Have a Hoboken History Related question?  Email us at reference @ hoboken.bccls.org

Written by:
Steph Diorio
Local History Librarian/Archivist at the Hoboken Public Library

Diplomacy and Baseball: A Peak inside HPL’s Vertical Files

25 Jan

This is the first in a series of monthly blog posts that give insight into Hoboken History by taking a look at materials in our History Collection.

Ambassadors profiles.jpg

Image Courtesy of the Jersey Journal

In the summer of 1988, a group of teenage boys from Hoboken was tasked with a very important diplomatic mission. The boys, all 14 and 15 years old, were members of a baseball team traveling to the Soviet Union to play the game abroad and hopefully improve relations between Soviet and American youth. The team, renamed the Hoboken Ambassadors for the trip, embarked on a multi-city tour of the Soviet Union, playing multiple Soviet teams (usually made up of players several years older than them), exploring the country, and eating unusual foods, and the entire journey was dutifully reported day by day in both the Jersey Journal and Hudson Dispatch.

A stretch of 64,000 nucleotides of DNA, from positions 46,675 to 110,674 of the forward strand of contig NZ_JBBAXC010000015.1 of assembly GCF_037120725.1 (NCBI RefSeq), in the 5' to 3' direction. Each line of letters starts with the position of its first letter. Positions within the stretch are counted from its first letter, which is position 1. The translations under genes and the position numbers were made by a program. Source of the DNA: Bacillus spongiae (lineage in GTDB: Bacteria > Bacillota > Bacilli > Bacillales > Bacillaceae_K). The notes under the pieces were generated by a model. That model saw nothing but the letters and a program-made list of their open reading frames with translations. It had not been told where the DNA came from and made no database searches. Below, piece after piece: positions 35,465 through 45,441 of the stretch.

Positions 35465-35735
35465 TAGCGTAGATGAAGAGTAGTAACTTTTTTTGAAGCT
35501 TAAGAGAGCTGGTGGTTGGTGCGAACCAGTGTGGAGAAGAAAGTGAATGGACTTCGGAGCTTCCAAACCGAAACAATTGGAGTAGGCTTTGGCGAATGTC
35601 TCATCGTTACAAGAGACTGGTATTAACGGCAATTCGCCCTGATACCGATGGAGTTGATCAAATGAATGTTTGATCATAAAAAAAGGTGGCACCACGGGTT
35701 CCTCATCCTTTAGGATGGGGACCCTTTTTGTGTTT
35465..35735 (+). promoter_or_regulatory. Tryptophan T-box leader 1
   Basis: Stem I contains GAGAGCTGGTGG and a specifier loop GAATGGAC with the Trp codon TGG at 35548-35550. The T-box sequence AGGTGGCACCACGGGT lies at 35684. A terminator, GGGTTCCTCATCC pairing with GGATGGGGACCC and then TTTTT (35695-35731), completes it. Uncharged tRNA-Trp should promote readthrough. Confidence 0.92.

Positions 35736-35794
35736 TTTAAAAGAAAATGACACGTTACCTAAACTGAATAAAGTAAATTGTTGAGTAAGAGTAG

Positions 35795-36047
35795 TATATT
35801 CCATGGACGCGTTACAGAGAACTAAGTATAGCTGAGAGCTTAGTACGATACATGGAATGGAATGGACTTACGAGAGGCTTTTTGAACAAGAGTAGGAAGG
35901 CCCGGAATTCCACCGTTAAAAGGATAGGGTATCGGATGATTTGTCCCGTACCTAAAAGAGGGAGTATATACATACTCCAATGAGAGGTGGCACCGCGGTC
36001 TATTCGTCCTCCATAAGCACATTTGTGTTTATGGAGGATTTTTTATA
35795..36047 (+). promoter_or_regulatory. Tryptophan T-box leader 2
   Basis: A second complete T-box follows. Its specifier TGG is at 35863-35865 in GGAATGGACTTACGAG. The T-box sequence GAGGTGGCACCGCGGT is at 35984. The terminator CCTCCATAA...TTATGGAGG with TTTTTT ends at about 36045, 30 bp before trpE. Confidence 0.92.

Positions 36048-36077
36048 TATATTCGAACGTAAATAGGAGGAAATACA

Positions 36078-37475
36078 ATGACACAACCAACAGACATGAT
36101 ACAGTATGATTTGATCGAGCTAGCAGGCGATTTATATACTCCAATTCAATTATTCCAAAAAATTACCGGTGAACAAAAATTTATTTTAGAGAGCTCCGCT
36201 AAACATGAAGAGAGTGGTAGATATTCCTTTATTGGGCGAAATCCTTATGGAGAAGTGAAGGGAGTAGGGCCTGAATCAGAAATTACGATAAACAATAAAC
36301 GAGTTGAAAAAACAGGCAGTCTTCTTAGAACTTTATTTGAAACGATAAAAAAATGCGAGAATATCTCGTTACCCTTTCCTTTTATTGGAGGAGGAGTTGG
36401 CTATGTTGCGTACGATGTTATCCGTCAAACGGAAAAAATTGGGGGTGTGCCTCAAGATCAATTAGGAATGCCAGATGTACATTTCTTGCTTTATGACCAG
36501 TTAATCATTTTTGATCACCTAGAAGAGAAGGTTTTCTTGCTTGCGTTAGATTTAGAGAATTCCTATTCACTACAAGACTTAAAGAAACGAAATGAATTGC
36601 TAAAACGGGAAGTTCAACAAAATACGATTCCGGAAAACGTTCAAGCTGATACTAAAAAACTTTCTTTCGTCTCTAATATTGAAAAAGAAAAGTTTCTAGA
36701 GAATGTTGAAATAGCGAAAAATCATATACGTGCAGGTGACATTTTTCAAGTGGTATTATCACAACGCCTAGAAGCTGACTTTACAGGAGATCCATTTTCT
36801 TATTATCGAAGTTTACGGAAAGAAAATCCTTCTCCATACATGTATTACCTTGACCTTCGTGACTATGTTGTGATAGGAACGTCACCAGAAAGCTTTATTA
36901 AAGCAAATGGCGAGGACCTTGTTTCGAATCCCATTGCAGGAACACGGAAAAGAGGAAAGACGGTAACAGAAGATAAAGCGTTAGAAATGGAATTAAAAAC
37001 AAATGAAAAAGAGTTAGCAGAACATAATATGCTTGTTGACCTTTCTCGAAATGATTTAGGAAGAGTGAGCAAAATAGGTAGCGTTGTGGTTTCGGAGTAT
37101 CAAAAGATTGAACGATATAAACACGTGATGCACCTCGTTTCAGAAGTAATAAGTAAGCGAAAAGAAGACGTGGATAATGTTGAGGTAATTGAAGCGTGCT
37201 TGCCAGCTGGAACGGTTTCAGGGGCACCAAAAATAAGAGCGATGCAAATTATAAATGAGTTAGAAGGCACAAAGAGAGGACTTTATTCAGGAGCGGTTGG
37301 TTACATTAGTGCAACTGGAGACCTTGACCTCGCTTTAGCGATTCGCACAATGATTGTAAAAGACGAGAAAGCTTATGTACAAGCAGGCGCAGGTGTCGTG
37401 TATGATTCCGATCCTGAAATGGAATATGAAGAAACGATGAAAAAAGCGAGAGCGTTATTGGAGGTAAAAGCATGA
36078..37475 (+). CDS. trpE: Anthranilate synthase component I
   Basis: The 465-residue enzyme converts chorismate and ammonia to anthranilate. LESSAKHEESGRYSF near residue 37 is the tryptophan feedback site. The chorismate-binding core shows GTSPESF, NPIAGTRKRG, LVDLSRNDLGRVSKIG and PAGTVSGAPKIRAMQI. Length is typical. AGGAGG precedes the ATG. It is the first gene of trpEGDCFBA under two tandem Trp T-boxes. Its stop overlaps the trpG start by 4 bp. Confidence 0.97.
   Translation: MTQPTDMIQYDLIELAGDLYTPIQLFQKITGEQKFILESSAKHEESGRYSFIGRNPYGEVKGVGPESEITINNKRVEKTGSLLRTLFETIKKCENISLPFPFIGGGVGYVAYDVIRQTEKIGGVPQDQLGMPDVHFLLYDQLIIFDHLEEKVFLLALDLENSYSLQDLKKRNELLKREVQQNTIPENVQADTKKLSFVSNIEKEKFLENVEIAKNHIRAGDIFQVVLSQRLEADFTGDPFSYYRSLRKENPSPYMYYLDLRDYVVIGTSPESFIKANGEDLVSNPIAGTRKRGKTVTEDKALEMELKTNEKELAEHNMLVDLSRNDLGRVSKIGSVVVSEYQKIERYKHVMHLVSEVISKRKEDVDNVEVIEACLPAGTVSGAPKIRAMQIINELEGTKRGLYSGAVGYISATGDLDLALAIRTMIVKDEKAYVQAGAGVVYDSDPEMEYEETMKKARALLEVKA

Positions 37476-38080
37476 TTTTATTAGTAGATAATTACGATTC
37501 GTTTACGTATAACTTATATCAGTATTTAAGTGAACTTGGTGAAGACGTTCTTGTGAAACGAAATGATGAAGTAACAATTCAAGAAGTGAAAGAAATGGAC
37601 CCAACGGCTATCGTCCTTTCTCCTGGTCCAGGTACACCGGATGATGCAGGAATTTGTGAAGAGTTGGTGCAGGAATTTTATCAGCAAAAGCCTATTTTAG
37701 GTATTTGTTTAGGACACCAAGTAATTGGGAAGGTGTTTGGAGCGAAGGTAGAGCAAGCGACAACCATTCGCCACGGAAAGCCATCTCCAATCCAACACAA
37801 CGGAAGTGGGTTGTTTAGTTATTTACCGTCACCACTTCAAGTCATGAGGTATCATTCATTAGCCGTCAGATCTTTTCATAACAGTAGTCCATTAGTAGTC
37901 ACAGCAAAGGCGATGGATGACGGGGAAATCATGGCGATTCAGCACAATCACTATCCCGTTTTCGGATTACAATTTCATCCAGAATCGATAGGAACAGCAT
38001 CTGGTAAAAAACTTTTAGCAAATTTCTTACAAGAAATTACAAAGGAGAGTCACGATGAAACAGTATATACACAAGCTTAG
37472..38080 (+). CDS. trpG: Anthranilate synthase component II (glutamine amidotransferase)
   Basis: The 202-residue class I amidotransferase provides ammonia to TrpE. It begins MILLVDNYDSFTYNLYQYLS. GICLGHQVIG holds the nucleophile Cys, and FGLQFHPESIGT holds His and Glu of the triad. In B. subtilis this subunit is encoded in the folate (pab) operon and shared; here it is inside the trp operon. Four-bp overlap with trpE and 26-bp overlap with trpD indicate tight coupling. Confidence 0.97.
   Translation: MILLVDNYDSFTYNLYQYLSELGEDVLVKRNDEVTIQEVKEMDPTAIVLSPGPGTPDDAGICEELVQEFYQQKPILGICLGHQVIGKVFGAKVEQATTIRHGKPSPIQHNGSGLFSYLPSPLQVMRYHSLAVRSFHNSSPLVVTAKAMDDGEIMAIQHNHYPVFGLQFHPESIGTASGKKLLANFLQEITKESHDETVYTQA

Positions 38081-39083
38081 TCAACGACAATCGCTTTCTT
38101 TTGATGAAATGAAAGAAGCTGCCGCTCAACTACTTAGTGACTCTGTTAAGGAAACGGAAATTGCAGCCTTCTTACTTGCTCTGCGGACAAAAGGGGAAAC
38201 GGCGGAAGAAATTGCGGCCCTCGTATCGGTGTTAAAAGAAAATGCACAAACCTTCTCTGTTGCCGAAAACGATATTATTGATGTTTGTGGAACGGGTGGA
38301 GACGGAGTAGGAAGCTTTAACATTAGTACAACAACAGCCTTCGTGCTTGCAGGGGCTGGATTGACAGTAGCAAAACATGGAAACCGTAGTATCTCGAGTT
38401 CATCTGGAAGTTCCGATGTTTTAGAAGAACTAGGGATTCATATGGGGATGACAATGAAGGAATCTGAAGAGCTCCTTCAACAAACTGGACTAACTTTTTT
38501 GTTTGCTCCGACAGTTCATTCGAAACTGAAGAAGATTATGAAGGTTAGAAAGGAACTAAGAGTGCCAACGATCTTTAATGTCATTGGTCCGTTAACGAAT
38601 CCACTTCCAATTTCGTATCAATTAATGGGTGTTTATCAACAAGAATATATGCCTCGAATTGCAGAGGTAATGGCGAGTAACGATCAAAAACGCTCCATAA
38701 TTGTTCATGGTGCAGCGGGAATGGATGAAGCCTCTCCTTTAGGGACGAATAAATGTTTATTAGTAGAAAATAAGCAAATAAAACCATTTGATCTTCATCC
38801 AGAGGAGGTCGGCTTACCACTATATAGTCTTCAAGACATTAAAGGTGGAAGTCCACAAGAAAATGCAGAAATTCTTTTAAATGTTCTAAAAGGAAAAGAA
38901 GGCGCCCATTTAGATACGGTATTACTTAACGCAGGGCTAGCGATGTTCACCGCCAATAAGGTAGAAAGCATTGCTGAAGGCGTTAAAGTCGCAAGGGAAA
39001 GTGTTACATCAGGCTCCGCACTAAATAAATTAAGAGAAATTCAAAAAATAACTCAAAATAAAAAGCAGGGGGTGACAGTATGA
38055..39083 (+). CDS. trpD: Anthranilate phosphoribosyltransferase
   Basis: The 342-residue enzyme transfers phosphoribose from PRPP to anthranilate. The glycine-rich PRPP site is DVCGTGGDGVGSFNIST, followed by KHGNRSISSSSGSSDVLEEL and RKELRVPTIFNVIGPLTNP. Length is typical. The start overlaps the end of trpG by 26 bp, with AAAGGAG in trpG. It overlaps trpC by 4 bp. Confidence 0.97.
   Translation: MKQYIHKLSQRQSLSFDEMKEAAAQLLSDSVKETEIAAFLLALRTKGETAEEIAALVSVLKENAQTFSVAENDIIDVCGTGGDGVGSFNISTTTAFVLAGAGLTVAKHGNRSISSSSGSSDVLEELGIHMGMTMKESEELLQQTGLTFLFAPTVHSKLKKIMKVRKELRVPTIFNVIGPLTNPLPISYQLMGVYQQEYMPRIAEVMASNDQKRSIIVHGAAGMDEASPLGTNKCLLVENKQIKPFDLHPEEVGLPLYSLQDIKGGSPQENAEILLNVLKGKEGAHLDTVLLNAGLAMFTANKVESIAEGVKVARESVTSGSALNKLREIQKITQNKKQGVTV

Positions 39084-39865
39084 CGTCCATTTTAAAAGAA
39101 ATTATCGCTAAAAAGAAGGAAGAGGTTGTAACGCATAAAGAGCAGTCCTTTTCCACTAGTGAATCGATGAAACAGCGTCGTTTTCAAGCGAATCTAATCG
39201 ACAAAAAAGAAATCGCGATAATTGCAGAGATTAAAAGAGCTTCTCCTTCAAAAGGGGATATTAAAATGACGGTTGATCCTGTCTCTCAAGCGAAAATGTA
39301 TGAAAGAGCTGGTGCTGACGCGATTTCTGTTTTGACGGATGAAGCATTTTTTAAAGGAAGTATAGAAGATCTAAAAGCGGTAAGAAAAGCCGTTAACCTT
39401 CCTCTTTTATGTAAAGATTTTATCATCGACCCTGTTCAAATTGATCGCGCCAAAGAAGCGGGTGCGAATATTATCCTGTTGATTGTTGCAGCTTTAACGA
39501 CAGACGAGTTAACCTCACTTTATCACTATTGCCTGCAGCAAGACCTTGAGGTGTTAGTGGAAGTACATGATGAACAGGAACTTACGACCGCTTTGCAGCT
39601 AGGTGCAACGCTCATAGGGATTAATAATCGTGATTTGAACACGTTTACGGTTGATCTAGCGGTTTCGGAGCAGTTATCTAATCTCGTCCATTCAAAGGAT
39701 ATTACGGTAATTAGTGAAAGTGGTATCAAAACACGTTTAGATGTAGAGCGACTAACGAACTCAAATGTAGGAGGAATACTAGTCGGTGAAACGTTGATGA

Baseball in the Soviet Union wasn’t the most fun part of the trip – the Ambassadors went undefeated against players who were physically stronger and older than they were, but lacked the baseball experience that they had – but the boys reported that they greatly enjoyed meeting the people in the three cities they stopped at on their whirlwind tour, Moscow, Kiev, and Tblisi. This was perhaps the actual most important part of their trip, as they were serving as cultural envoys for the United States at a crucial time in the history of the Cold War (Perestroika was well underway and Reagan’s “tear down this wall” speech had occurred approximately one year before the tour). The Ambassadors all spoke to how meaningful the trip was for them and how friendly and accommodating the Soviets they met were, although there were definitely some things left to be desired: second baseman Rickey Huggins stated the first thing he wanted to do upon arriving home was “going to White Castle,” whilst infielder/pitcher Blair Degaeta Jr. planned to “go to Biggie’s and order a cheesesteak and fries.”